The scheme was originally set to run until at least March 2021, with the government then making a decision on what to do with it afterwards. Now there has been speculation that it could be amended, extended or scrapped completely.
Launched in March 2013 by the Cameron-Osborne administration, Help to Buy has proven divisive, with some singing its praises for helping many people to buy a home while others have criticised it for being too narrow in focus and for artificially increasing the value of new properties.
Here, we look at the pros and cons of Help to Buy and ask whether it has a future beyond 2021…
Helping people buy a home
The Help to Buy equity loan scheme
has lived up to its name if official figures are anything to go by. Some 169,102 people used the scheme to buy a home between its launch date and the end of March 2018.
It enables people buying new build properties to borrow 20% of the house price from the government (or 40% in London), which supporters say helps those who would have been priced out of buying otherwise.
It also allows people to buy a home with a small deposit, with only 5% needed and a 75% mortgage (or 55% in London) making up the rest.
Typically, first-time buyers struggle most with raising the necessary deposit, and Help to Buy – along with other low deposit initiatives – has helped to improve their chances of getting on the property ladder.
What’s more, those using the Help to Buy scheme aren’t charged loan fees for the first five years of owning their home – which means they only need to focus on the mortgage.
Although Help to Buy has mostly helped first-time buyers (eight in 10 homes from the scheme have been secured by this demographic), it’s also been used by upsizers and those with bigger incomes. Over 32,000 existing homeowners have used Help to Buy to trade up the housing ladder, with nearly a quarter of households using the scheme purchasing properties worth more than £350,000.
Some would argue this goes against the whole point of the scheme – to help first-time buyers and those on lower incomes to purchase a home. Others, however, would suggest that upsizing can be just as difficult as purchasing a first property and that all parts of the market should benefit from government assistance.
Boosting house prices to unaffordable levels
Critics say Help to Buy has merely helped to artificially increase house prices, making it more difficult than ever for first-time buyers to purchase a home. Think tank The Resolution Foundation has claimed that prices for new build homes have risen by more than £50,000 since Help to Buy came on the scene.
“Since early 2016, the growth in new-build prices has outpaced price growth for existing resold property, strongly suggesting that equity loans have enabled developers to set prices at higher levels than otherwise,” the report said.
However, the government insists Help to Buy doesn’t have a large enough market share to impact the wider housing market. While Help to Buy equity loan transactions now account for nearly a third of all new build sales, they remain less than 4% of overall housing sales, which the government argues means they have little bearing on house prices as a whole.
As well as inflating house prices, critics of the scheme also point to research suggesting that a fifth of all people taking out Help to Buy loans are using them to trade up. There has even been evidence of people on six-figure salaries making use of the government loan to purchase a property. More than 6,700 households with incomes of £100,000 or more, in fact, have utilised Help to Buy since March 2013.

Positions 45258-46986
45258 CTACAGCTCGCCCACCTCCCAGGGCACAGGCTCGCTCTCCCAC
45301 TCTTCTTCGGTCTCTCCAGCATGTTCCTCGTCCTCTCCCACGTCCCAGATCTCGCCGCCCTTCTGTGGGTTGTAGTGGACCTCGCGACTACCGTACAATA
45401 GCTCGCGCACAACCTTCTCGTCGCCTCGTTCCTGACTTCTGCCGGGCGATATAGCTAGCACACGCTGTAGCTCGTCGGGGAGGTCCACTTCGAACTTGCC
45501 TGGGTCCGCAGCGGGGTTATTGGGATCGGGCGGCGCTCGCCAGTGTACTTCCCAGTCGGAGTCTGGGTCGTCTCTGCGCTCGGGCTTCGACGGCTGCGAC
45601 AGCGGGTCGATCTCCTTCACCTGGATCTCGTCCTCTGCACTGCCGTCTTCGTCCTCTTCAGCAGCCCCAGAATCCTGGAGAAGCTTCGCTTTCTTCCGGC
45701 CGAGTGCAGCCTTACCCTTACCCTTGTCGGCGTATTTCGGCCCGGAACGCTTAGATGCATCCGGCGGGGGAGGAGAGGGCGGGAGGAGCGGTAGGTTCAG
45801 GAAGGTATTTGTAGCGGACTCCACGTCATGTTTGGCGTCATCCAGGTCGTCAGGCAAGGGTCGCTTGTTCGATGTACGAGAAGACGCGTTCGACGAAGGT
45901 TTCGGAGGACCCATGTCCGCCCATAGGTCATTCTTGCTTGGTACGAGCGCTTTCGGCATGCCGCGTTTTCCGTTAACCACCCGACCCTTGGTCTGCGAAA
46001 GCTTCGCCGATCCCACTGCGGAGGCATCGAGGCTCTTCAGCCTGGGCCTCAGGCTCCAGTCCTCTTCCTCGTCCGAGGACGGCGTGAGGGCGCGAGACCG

Will it be scrapped?
The scheme will last until March 2021 – in October 2017 it was given a cash boost to extend it to that date – but what happens after that is less clear.
There is talk the scheme could be jettisoned completely, while others suggest it will be allowed to continue but only targeted towards people with lower incomes.
A modified scheme, with different rules and possibly even a different name, could last until 2023 to prevent a sudden cut off in revenue streams for new home builders. The housebuilding industry is in favour of an extension to the scheme, and would like to see certainty and clarity over what the future holds for Help to Buy.
Given the number of second home buyers making use of the scheme, the government may also want to consider a specific initiative targeted at this demographic, rather than just focusing primarily on first-time buyers. A recent report by Lloyds Bank highlighted how many second steppers
– those taking their second step on the property ladder – are relying on financial support from friends and family to make their next move.
Equally, first-time buyers might feel neglected if Help to Buy is scrapped – although there are other avenues via which this group can get a foothold on the ladder. There is Shared Ownership, financial assistance from the Bank of Mum and Dad, the Help to Buy ISA and the Lifetime ISA
– but all these have pros and cons as well.
There has also been an increase in recent years of lenders willing to offer 95% mortgages, which may lessen the need for schemes like the Help to Buy equity loan. Opting for a 95% mortgage rather than Help to Buy also gives a greater range of options, as you aren’t only restricted to new build homes but can purchase older properties too.
We recently asked whether Help to Buy is damaging the property market
and previously looked at the problems now being faced by the early Help to Buy adopters
It’s certainly a scheme that divides opinion considerably, and while many will be sad to see it go – if it is indeed scrapped – others may not mourn its loss too much.